Chemokine receptors belong to the most druggable class of receptors and modulate immune responses central to a wide variety of disease states ranging from inflammation and autoimmunity to viral infection, asthma and cancer, making these receptors prime drug targets. In spite of their apparent therapeutic tractability, numerous clinica trials of seemingly promising compounds have met with limited success. A unique challenge in chemokine drug discovery is the complexity of ligand- receptor interactions, with many chemokine ligands binding to multiple receptors and many receptors responding to numerous chemokines. These overlapping features make it difficult to clearly identify single receptors or ligands as drug targets, and to achieve therapeutic efficacy by targeting a single protein. Furthermore, it is now appreciated that although several chemokines may activate the same receptor, the nature of the transduced signals can vary dramatically between ligands. Thus, not only is the ability to define the selectivity of the ligands across the range of chemokine receptor vitally important, but also the ability to measure the intensity, duration, and final outcome of th signals that are produced. With 20+ chemokine receptors, 45+ ligands, and multiple downstream readouts, measuring the matrix of possible phenotypes with standard techniques is time and cost-prohibitive. In Phase I studies, we developed a functioning multiplex assay platform for receptor internalization that enabled nine chemokine receptors to be screened simultaneously in a single assay well. In this Phase II proposal we will create two multiplex panels containing 18 human or murine chemokine receptors and expand the number of assay readouts to include calcium signaling, receptor desensitization, and chemotaxis. The system will be used to create a comprehensive ligand-receptor interaction database of all naturally-occurring chemokines and to discover synthetic chemokine ligands with non-natural profiles of selectivity and signaling. These results will provide the basis for commercialization of this technology as a drug discovery platform for the identification of compounds with unique selectivity profiles for treatment of inflammation, autoimmunity and other chemokine-mediated diseases.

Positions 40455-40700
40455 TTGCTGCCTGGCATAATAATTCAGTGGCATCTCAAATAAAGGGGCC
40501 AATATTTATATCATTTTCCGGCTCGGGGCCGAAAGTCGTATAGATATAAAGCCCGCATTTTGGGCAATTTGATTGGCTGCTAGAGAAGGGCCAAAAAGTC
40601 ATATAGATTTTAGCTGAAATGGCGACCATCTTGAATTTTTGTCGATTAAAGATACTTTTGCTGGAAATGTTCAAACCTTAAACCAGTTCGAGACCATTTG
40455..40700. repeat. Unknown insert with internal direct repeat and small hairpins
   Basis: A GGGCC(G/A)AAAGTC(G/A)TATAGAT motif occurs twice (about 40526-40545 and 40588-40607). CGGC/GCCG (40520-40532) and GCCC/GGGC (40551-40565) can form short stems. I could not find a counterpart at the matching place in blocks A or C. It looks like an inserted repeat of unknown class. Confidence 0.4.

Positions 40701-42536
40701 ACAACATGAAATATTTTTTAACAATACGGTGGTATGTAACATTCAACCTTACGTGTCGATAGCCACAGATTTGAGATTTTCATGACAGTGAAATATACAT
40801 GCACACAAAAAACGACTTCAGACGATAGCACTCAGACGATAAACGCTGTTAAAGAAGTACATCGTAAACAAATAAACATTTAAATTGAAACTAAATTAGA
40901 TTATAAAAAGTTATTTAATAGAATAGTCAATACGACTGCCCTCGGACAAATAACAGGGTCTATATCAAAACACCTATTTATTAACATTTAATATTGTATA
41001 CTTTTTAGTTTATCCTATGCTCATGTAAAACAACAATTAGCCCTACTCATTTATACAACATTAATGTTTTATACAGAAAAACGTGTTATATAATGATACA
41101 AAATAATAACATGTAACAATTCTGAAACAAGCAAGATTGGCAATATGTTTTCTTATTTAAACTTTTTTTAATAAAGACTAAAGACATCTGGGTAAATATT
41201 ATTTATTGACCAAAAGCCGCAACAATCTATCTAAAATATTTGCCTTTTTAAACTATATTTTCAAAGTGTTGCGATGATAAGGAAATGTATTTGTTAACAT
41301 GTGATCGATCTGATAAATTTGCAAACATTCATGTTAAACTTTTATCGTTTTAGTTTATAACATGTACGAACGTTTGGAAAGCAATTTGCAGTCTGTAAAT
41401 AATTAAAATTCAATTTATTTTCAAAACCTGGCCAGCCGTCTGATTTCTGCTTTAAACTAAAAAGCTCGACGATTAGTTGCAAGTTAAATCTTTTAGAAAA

Despite clear connections to several immunological diseases, extensive drug discovery efforts to develop chemokine receptor inhibitors for treatment of inflammation, autoimmunity, and cancer, has failed to yield an FDA-approved drug. This lack of success has been ascribed to redundancy of chemokine receptors and ligands and other signaling network complexities. The discovery platform described here unravels chemokine complexity and effectively characterizes therapeutic candidates with novel patterns of selectivity and activity.